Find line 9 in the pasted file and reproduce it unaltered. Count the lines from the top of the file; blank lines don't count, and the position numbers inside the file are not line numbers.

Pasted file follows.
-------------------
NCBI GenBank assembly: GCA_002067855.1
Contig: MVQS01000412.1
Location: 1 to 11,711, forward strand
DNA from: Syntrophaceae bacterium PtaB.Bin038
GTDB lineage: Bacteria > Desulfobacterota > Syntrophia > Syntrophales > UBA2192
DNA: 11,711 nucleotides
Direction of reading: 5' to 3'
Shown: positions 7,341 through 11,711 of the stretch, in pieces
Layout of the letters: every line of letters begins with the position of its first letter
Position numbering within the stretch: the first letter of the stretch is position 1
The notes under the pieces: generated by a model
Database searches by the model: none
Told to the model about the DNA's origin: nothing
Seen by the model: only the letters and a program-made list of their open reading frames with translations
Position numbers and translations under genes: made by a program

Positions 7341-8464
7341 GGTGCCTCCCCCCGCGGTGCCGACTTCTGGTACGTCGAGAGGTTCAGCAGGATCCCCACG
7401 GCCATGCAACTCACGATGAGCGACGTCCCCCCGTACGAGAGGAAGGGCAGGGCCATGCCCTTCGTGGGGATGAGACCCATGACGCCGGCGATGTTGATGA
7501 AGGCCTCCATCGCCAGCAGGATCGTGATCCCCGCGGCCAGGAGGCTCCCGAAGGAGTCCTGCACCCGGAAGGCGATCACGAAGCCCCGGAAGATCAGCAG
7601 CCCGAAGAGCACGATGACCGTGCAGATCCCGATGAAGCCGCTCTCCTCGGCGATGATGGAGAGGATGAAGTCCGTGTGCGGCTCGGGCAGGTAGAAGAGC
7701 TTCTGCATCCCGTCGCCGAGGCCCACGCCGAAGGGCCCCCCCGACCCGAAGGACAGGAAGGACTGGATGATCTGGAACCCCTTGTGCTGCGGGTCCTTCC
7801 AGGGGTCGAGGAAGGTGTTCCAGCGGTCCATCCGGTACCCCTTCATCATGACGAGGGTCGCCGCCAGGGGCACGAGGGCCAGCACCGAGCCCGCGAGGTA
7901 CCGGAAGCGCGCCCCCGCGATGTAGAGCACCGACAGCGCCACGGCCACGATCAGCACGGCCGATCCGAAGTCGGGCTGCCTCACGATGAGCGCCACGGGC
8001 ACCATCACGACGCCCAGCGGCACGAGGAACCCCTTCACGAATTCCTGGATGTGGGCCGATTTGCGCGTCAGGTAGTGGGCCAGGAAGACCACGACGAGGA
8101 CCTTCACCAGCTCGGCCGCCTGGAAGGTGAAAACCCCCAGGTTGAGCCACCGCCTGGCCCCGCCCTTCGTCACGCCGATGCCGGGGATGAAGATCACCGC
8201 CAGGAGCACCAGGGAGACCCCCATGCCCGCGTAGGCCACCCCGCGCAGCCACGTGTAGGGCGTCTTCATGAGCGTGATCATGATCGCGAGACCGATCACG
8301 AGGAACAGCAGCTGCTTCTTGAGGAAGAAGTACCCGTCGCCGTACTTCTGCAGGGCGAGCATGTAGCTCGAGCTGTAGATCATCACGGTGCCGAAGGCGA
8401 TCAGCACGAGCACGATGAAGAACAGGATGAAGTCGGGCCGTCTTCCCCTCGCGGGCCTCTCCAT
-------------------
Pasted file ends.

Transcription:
Layout of the letters: every line of letters begins with the position of its first letter